If you are about to begin undergoing fertility treatments or taking a new fertility drug, you probably want to understand how much the pleasure is going to cost you. I wish there was a straightforward answer to that question, but in reality your fertility drugs cost will vary widely based on the dosage, your insurance coverage, the pharmacy you are buying from and where you live. However, based on my own costs and on cash pricing charts published by specialized fertility pharmacies, I put together the following list of expected out-of-pocket costs for oral, vaginal and injectable fertility medications. While I can’t promise you that this is what you’ll end up paying, I found that this served as a pretty good guide to help me get a ballpark estimate of how much I’d have to pay in the US for drugs that my insurance might not cover.
Fertility Pills Cost
Clomid / Clomiphene – The popular ovulation induction drug costs between $30-100 for a five day supply, but it could cost you as little as $9 if you buy the generic drug via programs like the Walmart Retail Prescription Program.
Femara / Letrozole – The cost of Letrozole tends to be higher than Clomid, and it ranges between $50-150. Keep in mind that even if your insurance doesn’t cover fertility drugs, it may cover Letrozole since this drug is not yet FDA-approved for ovulation induction (despite its wide usage for this exact purpose). Make sure to check with your insurance prior to paying out of pocket.
Estrace / Estradiol – This hormone is often prescribed to thicken the lining of the uterus, and the name brand Estrace could cost you up to $200 for a 30-pill supply. Fortunately, many doctors approve taking the generic Estradiol instead, which is much cheaper and ranges between $4-20.
Endometrin – The vaginal insert (not your typical pill, I know) contains progesterone 100mg, and is used to lengthen the luteal phase and support implantation. A single insert of Endometrin costs $6-10, so a 21 insert package would sell for $126-210.
Metformin – The diabetes medicine is used to treat some cases of PCOS, because it lowers their insulin levels and can help regulate their menstrual cycles. The generic metformin costs $4-30 for 60 pills.
Crinone – Crinone is actually progesterone gel, not a pill, but I’ll include it in this section anyway. The gel helps prepare the lining of the uterus for implantation and support pregnancy, and can also be used to correct ovulatory problems. A single pre-filled applicator costs $25-30, and you will probably need at least one daily (for as long as 10 week, if you’re pregnant).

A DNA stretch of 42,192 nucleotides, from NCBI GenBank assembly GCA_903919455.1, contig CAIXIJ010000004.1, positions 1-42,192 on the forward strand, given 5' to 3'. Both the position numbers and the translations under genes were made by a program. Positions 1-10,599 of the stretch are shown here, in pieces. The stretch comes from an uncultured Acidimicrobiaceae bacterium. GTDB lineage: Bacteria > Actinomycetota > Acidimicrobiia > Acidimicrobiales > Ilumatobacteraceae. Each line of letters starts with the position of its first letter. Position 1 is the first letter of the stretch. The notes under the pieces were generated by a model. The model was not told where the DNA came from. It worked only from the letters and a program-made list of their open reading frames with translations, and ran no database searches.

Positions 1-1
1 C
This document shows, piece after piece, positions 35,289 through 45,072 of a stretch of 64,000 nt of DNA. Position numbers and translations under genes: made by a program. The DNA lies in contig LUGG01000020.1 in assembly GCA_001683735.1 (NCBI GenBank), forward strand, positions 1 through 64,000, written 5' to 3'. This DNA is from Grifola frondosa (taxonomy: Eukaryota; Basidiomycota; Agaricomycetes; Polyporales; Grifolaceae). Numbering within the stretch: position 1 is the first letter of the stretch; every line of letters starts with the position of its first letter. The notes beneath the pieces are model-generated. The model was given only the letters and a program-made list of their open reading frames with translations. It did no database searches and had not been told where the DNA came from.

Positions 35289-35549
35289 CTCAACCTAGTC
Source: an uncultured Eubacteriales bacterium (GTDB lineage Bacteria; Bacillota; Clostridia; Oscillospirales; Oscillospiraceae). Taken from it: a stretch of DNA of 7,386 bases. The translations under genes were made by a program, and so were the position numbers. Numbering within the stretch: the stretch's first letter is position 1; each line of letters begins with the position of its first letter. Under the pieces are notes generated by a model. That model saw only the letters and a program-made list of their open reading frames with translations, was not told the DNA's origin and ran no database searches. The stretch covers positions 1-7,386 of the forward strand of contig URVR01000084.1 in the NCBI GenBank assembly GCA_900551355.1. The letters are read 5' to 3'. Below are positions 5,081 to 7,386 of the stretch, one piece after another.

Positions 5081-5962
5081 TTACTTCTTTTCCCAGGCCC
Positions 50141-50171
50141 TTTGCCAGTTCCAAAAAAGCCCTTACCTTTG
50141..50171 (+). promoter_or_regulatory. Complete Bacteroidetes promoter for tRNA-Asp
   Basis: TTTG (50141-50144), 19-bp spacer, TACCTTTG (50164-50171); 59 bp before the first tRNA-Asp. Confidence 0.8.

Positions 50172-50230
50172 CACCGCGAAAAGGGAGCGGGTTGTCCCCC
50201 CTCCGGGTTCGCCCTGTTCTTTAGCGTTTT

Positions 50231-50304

Fertility Injectables Cost
Ovidrel – The ovulation trigger shot Ovidrel costs $85-140 for a single pre-filled syringe.
Novarel – Also a trigger shot, Novarel tends to be more expensive than Ovidrel and costs $110-200.
Follistim – The FSH medication Follistim AQ costs around $100 per 100 IU (international unit) at specialized fertility pharmacies, and you’ll need to multiply this by the dosage prescribed to you. For example, a single 300 IU cartridge of Follistim would cost around $300.
Gonal-f – Another FSH medication, Gonal-f costs are similar to those of Follistim – approximately $100 per 100 IU. Here too, the cost at a general pharmacy might be much higher, so do your research ahead of buying and don’t just pick the nearest pharmacy.
Bravelle – Yet another FSH medication, and a similar rough cost of $100 per 100 IU. Expect to pay $75 or even less for a 75 IU vial of Bravelle.
Menopur – The cost of the FSH and LH drug Menopur, which is often combined with Bravelle, tends to be similar to the cost of FSH medications. You can keep using $100 per 100 IU as your rule of thumb here, and expect the cost of a 75 IU vial to be in the ballpark of $75.
Cetrotide – Cetrotide (cetrorelix) is used to prevent premature ovulation. A single daily dose of Cetrotide 0.25mg costs $100-150.
Lupron / Leuprolide Acetate – The injection is used for several purposes, including stimulating multiple egg production and treating endometriosis. A Lupron kit costs $150-200.
I hope this list helps you get a sense of how much your fertility medications would cost you out-of-pocket (or estimate how much money you will be asked to pay after your insurance covers a certain percentage of this cost). This list of fertility drugs costs was most recently updated early 2015, but I will be refreshing it from time to time, so if there are any medications you’d like me to add or if the price you paid is different than what’s in this list, please let me know in the comments or on Twitter (use the hashtag #IFdrugscost)!